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cteno4

Mark,

 

Thanks, well put and really great to hear all the real facts and the clear story about what happened. I’ve had and seen projects like that where others’ without the background or experience end up taking over and not listening to those that have actually know what needs done. They always end in disaster like this. Sad.

 

jeff

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Ochanomizu

Hello,

 

I had heard a brief version of the explanation given by Mark, but from representatives of AMRA NSW.  They did not mention the Burra Charter though.

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ben_issacs

Mark, 

 

Thanks for your info. on the saga of 3801's boiler.

 

I was the one who stuffed things up, not Meningen!

 

Bill,

Melbourne

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yakumo381

For some reason when I first read the title to this topic I thought it was "Famous Australian steam loco running backwards..." Obviously been in lock down for too long now...😕

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Ochanomizu

"back, running" ... not "back-running" 

 

ah, the subtleties of punctuation ...

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marknewton

On the subject of 01 running backwards, here's a video of one of our adventures on the BHP Youth Orchestra Charter in 1998. Our engine crew that day was loco inspector Ian Thornton driving, and Ronny Webb firing. Support crew was Stan Shaw, Matt Lee, Simon Foster, Reg Swansea and myself.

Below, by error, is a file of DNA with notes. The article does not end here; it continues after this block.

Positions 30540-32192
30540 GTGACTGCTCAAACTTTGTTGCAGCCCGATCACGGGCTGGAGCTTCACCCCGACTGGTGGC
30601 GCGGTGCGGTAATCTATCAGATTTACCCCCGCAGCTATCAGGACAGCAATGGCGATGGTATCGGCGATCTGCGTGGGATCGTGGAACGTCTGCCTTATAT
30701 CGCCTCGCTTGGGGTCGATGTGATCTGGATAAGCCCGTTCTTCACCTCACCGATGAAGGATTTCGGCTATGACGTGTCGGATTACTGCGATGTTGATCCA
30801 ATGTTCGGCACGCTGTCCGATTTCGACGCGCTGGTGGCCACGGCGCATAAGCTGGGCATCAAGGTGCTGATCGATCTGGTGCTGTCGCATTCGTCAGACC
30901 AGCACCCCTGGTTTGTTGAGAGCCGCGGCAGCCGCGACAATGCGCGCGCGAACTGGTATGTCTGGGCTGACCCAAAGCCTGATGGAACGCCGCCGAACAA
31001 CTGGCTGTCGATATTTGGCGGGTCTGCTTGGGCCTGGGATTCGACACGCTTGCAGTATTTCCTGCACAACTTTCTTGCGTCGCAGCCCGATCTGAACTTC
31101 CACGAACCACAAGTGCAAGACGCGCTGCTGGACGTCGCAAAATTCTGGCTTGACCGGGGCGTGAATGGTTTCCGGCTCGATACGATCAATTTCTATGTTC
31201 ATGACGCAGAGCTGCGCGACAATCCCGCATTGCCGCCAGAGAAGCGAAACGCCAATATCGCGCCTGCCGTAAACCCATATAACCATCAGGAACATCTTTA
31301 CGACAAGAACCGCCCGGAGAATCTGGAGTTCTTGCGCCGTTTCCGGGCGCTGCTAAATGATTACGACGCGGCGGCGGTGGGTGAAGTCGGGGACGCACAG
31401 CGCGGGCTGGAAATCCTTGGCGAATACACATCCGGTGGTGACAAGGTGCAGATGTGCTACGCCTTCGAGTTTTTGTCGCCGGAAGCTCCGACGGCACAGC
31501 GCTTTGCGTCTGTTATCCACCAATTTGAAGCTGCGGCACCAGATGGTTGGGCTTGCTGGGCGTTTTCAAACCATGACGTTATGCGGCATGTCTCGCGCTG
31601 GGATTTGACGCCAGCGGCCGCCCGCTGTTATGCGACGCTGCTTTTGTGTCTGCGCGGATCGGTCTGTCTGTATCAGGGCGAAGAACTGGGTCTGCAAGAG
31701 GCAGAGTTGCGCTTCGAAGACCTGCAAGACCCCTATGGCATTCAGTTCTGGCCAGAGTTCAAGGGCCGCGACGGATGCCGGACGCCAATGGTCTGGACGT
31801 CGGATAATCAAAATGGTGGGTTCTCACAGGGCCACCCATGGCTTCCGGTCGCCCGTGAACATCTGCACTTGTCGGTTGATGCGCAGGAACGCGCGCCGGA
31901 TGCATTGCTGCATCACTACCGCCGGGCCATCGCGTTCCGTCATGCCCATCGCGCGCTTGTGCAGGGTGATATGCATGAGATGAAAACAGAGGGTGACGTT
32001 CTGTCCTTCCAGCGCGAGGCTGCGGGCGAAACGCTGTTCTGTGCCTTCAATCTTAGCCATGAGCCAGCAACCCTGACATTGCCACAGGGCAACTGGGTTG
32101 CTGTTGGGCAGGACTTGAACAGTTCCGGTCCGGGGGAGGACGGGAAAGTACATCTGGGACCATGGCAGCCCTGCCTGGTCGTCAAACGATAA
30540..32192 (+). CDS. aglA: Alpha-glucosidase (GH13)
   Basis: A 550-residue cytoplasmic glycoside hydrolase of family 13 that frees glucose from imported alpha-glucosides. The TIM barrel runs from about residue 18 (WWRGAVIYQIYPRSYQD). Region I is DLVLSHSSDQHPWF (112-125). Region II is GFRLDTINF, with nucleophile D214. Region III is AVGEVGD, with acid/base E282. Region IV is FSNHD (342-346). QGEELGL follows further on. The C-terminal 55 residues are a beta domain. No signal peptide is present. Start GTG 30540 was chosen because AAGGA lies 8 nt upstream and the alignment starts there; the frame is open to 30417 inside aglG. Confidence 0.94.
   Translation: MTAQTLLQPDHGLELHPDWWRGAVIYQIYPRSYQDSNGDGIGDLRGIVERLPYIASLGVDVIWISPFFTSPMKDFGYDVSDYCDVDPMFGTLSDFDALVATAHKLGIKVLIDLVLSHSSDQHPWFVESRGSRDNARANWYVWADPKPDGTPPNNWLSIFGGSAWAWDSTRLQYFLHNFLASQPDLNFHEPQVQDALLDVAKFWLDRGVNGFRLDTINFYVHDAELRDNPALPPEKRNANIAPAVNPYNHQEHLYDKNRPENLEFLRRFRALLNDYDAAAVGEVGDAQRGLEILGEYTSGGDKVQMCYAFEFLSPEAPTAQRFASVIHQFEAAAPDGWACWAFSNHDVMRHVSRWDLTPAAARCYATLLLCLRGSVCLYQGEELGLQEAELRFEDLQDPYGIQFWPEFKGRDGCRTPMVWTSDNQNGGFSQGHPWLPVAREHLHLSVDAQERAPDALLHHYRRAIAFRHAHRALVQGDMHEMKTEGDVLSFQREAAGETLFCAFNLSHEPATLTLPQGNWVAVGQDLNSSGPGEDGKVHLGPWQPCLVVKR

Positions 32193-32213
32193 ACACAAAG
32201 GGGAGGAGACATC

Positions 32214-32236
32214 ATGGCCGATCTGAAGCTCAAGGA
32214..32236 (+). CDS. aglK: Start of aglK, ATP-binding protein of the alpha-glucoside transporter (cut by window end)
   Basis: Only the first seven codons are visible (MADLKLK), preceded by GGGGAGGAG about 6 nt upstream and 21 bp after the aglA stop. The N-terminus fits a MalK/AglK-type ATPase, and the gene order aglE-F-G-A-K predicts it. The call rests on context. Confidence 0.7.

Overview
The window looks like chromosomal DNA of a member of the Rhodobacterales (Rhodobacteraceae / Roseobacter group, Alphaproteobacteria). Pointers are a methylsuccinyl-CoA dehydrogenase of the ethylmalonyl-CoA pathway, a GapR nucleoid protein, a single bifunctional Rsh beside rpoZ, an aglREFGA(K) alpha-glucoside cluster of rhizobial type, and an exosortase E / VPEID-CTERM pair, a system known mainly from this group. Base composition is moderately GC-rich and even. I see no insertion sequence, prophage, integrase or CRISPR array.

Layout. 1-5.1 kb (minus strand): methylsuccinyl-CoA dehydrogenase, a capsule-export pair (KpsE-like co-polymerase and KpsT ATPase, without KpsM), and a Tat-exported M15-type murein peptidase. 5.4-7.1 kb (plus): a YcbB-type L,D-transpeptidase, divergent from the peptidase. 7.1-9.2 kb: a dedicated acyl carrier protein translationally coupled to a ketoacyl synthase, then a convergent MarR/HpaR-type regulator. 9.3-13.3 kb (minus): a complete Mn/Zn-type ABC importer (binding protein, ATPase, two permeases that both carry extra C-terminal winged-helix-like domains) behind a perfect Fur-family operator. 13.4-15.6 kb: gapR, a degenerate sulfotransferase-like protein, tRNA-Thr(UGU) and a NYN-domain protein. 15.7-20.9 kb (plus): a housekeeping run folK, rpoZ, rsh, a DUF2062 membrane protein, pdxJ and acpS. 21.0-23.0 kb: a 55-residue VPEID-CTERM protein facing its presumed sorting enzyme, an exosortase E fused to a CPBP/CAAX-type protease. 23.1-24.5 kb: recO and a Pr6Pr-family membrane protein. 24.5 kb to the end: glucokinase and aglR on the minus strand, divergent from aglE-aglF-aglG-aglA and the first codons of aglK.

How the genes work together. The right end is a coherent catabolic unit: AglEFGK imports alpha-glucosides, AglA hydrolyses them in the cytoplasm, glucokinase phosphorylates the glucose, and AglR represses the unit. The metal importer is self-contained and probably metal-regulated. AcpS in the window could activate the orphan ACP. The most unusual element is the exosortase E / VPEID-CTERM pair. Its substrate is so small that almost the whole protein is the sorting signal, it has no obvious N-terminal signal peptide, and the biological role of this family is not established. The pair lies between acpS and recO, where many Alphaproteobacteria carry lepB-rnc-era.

I missed all the excitement because I was back in the crew van preparing the water treatment mixes and getting lunch ready! Later in the trip we had the engine on the pit at Junee, and found that a number of the Gibson ring rivets were loose from all the frantic slipping. 
 

Cheers,

 

Mark.

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marknewton

Another of Bevan's videos shows the start of 3830s life in preservation. It was also a long project with a few upsets along the way, and a bit of a rush at the end to meet a deadline for the handover ceremony. The last week before the deadline saw Dave Mathews and I living in the crew van at Eveleigh because of the long hours we were putting in.

 

I well remember one night when we were putting 30's spark arrestor and front end together. We had the two 38s nose to nose with a walkway between them so we could refer to 01's arrangement. About 11pm our mate Dave Fitton finished work next door at Xplorer and came in with some pizzas and bottles of Fanta, and a boom box. We had a feed, then spent the rest of the night working to the sounds of Blondie, The Clash and the B-52s - it was a great nights work. 😁